Unwished Inheritance

When I mentioned my book Holy Horror to someone recently, she asked “Have you seen Hereditary?”  I had to allow as I hadn’t.  I have to struggle to find time to watch movies, and I’m generally a couple of years behind.  Surprisingly, Hereditary was available for free on Amazon Prime, and I finally had the chance to terrify myself with it.  Perhaps it didn’t help that I’d been reading a book on schizophrenia at the time (as will be explained in due course).  Hereditary is one of those movies that is impossibly scary, up until the final moments when it suddenly seems unlikely.  In this respect it reminded me of Lovely Molly and Insidious.  All three also feature demons.  Using a child to accommodate the coming of a demon king brought in Rosemary’s Baby and the Paranormal Activity franchise.  (The genre is notoriously intertextual.)

While demons can make movies scary, what really worked in Hereditary was the sense of mental instability and the lack of a reliable character to believe.  The Graham family is deeply dysfunctional.  Mix in elements of the occult and dream sequences and you’re never certain what, or whom, to believe.  As with many of the films I examine in Holy Horror, the realms of religion and fear are interbred.   While the Bible plays no part in Hereditary, the matriarch’s “rituals” pervade the family following her death.  In a family of females, where a male demon seeks expression through possession, an obviously challenging dynamic is set up.  It works out through a series of disturbing images and manipulations.

Watching the family disintegrate becomes the basis of the horror.  Then possession comes into play.  As in most films concerning possession, deception and misdirection are used.  A demon named Paimon is seeking to take over the one male heir.  This ties the movie to The Last Exorcism, where the same demon under a different name seeks to propagate through Nell Sweetzer.  Unlike many possession movies, the suggestion that possession is actually involved comes late in the script.  This revelation underscores the the misdirection of attention that focuses on Annie Graham’s struggle to cope with reality.  Her sleepwalking and threats to her own children as well as the suggestion that they are but miniatures being manipulated by a larger, more powerful entity, keep the viewer off balance throughout the story.  Intelligent and provocative, Hereditary assures me that tying to analyze such films, while perhaps a fool’s errand, is an enterprise unlikely to be soon exhausted.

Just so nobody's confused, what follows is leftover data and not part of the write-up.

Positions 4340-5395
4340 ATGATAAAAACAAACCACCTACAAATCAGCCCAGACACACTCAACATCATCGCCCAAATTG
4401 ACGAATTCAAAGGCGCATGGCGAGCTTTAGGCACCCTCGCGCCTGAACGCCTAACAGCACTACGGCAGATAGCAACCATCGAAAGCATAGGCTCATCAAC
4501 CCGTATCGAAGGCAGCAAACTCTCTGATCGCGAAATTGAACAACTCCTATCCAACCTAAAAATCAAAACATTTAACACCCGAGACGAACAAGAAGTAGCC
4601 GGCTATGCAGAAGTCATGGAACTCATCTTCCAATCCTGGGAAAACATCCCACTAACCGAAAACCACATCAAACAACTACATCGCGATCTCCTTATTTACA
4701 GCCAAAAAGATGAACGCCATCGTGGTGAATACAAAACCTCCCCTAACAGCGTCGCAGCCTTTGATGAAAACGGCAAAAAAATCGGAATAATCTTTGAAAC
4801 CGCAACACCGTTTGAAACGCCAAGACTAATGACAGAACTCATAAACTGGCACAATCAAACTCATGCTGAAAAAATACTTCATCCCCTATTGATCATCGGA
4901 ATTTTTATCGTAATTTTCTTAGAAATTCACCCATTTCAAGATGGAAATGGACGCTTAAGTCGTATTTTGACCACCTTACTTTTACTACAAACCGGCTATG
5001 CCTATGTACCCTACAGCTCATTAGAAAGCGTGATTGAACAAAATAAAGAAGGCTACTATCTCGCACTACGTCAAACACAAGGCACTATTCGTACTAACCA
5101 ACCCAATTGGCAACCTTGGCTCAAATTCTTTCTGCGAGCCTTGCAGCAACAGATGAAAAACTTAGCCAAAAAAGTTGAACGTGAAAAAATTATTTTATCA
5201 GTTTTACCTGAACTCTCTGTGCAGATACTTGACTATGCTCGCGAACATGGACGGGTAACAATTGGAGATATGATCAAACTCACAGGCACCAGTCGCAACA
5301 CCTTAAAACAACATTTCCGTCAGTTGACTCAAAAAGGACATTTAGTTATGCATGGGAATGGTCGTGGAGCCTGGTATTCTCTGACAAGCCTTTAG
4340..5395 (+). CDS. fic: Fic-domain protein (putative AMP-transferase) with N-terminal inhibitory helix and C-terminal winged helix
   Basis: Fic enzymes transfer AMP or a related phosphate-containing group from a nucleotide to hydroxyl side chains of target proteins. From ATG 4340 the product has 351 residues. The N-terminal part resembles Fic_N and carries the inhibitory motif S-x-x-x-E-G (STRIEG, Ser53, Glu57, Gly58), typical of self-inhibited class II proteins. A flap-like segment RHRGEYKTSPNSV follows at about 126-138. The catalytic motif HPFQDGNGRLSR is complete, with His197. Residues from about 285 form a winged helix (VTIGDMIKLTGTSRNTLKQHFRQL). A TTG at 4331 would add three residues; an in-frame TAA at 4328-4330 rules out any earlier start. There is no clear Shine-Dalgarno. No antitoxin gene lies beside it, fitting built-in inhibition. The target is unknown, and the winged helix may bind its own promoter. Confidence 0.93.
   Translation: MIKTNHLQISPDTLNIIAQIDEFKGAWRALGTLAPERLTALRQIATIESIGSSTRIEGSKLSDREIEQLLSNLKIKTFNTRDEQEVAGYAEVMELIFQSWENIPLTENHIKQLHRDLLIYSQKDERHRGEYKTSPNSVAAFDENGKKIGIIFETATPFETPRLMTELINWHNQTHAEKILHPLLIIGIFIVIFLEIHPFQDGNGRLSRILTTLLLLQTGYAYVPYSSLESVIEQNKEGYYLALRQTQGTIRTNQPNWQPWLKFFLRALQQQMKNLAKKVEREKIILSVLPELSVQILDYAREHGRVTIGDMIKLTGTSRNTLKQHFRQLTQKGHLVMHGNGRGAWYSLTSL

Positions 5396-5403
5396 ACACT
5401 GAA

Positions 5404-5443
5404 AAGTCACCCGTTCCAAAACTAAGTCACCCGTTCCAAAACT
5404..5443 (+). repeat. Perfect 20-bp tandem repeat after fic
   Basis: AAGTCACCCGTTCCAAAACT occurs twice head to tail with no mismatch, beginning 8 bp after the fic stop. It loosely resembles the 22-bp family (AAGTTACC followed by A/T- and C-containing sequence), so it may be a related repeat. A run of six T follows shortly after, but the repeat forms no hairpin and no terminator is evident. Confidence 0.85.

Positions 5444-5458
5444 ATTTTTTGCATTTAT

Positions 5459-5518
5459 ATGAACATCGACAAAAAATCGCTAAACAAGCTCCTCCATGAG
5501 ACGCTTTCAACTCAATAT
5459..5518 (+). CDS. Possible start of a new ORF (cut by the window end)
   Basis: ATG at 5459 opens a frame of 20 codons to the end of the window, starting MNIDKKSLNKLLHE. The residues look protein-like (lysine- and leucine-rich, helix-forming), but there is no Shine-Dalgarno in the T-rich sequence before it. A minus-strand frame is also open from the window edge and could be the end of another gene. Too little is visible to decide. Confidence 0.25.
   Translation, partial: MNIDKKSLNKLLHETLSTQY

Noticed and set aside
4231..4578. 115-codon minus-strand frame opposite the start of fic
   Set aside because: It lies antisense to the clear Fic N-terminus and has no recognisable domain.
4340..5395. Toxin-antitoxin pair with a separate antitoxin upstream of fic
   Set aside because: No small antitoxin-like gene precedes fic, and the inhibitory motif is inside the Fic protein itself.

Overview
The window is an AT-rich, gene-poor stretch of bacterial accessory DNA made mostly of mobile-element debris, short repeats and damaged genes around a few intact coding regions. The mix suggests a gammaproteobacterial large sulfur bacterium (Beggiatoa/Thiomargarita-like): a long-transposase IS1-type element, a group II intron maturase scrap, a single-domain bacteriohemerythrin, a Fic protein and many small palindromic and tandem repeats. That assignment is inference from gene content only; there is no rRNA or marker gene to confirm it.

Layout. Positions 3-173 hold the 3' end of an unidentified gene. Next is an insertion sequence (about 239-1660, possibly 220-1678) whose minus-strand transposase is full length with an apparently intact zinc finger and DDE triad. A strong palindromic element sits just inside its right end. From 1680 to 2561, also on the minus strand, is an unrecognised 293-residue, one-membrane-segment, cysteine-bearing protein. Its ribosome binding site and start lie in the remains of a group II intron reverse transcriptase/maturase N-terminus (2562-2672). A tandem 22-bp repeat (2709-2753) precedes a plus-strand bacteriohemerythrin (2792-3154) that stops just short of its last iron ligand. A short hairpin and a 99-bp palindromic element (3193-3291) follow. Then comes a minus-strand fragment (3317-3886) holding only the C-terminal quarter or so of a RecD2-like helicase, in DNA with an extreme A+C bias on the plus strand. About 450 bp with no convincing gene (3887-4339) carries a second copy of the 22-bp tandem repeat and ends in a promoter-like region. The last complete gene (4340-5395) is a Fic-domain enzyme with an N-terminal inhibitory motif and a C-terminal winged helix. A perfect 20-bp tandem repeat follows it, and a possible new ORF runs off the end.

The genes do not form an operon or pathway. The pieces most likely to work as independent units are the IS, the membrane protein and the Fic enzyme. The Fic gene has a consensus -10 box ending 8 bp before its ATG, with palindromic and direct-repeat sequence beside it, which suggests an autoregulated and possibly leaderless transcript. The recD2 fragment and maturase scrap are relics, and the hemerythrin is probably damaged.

Movie v. Book

The debate is about as old as celluloid itself; which is better, the book or the movie? The response obviously depends on personal taste, and I suspect that many people base their answer on criteria that can’t exactly be quantified. Often it’s a matter of the specifics—which book? Which movie? In my own experience I’ve done it both ways, read the book first and watched the movie initially. I’ve even gone to movies not realizing there was a book and, of course, some movies aren’t based on books at all. You couldn’t grow up when I did, however, and not know that The Exorcist was a movie based on a book. I never saw the movie in a theater. There was a lot of buzz about it in my hometown, of course. I hadn’t been introduced to modern horror yet—still being a Fundamentalist at the time—and besides, it was rated “R” and I wasn’t.